Who said it couldn’t get worse for the Nationals? Be honest, because I know you’re out there.
After a tough loss Thursday night to end a four-game series in San Diego, and with an already jam-packed injured list, why would you say that knowing full well that it could, in fact, get worse?
Indeed, it did get worse for the Nationals in the form of a 5-3 loss to the Giants in front of 27,345 fans at Oracle Park to start the final series of the first half of the season, while also losing their second catcher to injury over the last week.
In his 10th start in the last 11 days, Yan Gomes had to depart in the middle of the second inning after ending the top of the frame by striking out. Gomes seemed to grimace on his way back to the dugout and was seen touching his left oblique as he went into the clubhouse with head athletic trainer Paul Lessard.
“Nothing yet, we’ll know more tomorrow,” manager Davey Martinez said in a Zoom session with reporters following the game. “He had an oblique, felt something pinch. He’s getting evaluated, so like I said, we’ll know more tomorrow.”
That thrust Tres Barrera into action, as he’s been serving as the backup catcher since Alex Avila landed on the 10-day IL last week with bilateral calf strains. The moment didn’t seem to bother Barrera, who used the next-man-up mentality to provide the Nationals with their first runs of the night with a two-run triple that was inches shy of a three-run home run in fourth. Gerardo Parra would then score Barrera with a double to tie the game at 3-3.
“He played really well,” Martinez said of Barrera. “I mean, that’s not an easy job to be a backup catcher and all of a sudden the catcher gets hurt. You gotta get ready, and he did a great job of preparing himself.”
It was Barrera’s first career triple, extra-base hit, RBIs and run scored, and he would finish the night with his first multi-hit game.
But that would be all the offense the Nationals could manage against the Giants pitching staff, which was putting together a bullpen game. They had some chances late in the game: runners on the corners and one out in the seventh, bases loaded with only one out in the eighth and two runners on in the ninth. But they stranded two runners in the seventh, grounded into an inning-ending double play in the eighth and grounded out to end the game in the ninth. The Nationals ended the game having stranded 10 runners on base.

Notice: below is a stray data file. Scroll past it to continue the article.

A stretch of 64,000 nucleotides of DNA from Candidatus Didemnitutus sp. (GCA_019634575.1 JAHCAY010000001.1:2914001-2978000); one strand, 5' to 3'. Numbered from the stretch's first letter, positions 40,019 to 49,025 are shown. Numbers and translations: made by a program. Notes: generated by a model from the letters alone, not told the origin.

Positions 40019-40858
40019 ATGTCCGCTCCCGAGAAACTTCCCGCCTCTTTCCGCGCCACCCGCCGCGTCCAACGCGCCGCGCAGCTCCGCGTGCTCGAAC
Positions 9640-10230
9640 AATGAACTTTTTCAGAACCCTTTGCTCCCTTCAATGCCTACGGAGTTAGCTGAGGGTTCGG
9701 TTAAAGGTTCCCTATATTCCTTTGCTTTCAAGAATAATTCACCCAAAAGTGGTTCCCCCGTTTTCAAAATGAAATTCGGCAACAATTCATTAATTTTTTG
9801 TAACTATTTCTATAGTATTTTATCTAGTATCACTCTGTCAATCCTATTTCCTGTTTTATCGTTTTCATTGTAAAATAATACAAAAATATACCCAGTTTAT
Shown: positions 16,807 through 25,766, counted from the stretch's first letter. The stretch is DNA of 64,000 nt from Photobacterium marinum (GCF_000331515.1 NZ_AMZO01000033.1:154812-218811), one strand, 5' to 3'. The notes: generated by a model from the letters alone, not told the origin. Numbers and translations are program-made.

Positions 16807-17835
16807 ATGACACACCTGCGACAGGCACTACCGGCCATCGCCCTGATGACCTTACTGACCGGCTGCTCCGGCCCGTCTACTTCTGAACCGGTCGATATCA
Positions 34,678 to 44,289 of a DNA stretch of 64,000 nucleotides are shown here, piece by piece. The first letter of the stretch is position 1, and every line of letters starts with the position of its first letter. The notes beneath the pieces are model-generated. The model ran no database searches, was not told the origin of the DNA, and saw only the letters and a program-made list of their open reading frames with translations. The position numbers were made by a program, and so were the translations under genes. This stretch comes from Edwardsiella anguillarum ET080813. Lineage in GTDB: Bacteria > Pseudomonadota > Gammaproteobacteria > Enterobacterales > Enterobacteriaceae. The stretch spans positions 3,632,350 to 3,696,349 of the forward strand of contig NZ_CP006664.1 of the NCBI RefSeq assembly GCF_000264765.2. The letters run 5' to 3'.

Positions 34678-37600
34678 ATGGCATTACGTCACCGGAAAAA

After his RBI double, it was a rough night for Parra, who was thrown out at home twice and grounded into the eighth-inning double play to end his night.
“Yeah, I think the one, the ground ball, he thought the ball was further away from (Brandon) Crawford,” Martinez said of Parra’s perceived overaggressive baserunning. “The base hit, he was just going because they sent him. So the ground ball, he just thought the ball was further away than Crawford.”
“Yeah, I thought on a slow-roll ground ball I had a chance to score,” Parra said of play to Crawford. “So sometimes that happens when you have too (much) intensity to win, to try to help the team win. But I think it’s baseball. When you play baseball hard, when you do it like that, sometimes it happens.”
It wasn’t just frustrating for the offense, however, as the pitching was far from perfect in this one.
Needing depth from the usually reliable Paolo Espino to preserve the Nats’ banged-up bullpen, Martinez saw his starter only go 3 2/3 innings and give up three runs and six hits while not being able to get ahead in counts. Espino’s pitch count was elevated early thanks to a 31-pitch first inning and he didn’t seem to have his usual command of his pitches, especially his fastball, leaving some hangers over the plate for Giants hitters to square up.
“Yeah, that first inning was definitely a little tough,” Espino said. “I didn’t feel that I had my command. Fastball was way off. I was battling, trying to come back, trying to throw in the zone so they can put it in play. But it was definitely a little tough inning command-wise.”
The first blow was a second-inning two-run homer by catcher Curt Casali, who was starting in place of the injured Buster Posey.
Then Sam Clay gave up a 443-foot solo homer to Darin Ruf, who put the Giants back on top 4-3 with two outs in the fifth inning. Then two innings later, Wander Suero served up another longball to Wilmer Flores to put this one out of reach after the Nats spoiled their chance in the top of the seventh.
It was another tough loss for the Nationals, but with two more games left before the break, their biggest concerns have to be the ever-growing list of injuries and who is now their emergency catcher.
“The funny thing was Yadi (Yadiel Hernandez) was going to be our emergency catcher for a couple of innings there,” Martinez said. “We had him down there warming up, squatting down just to see if he could do it. I mean, it’s a tough ask, but we needed somebody in case something happened. So yeah, we’re working on stuff right now to see what we can do to get somebody here. I don’t know who it’s going to be yet. But we’ll see what happens with Yan tomorrow, and we definitely gotta get somebody on the way.”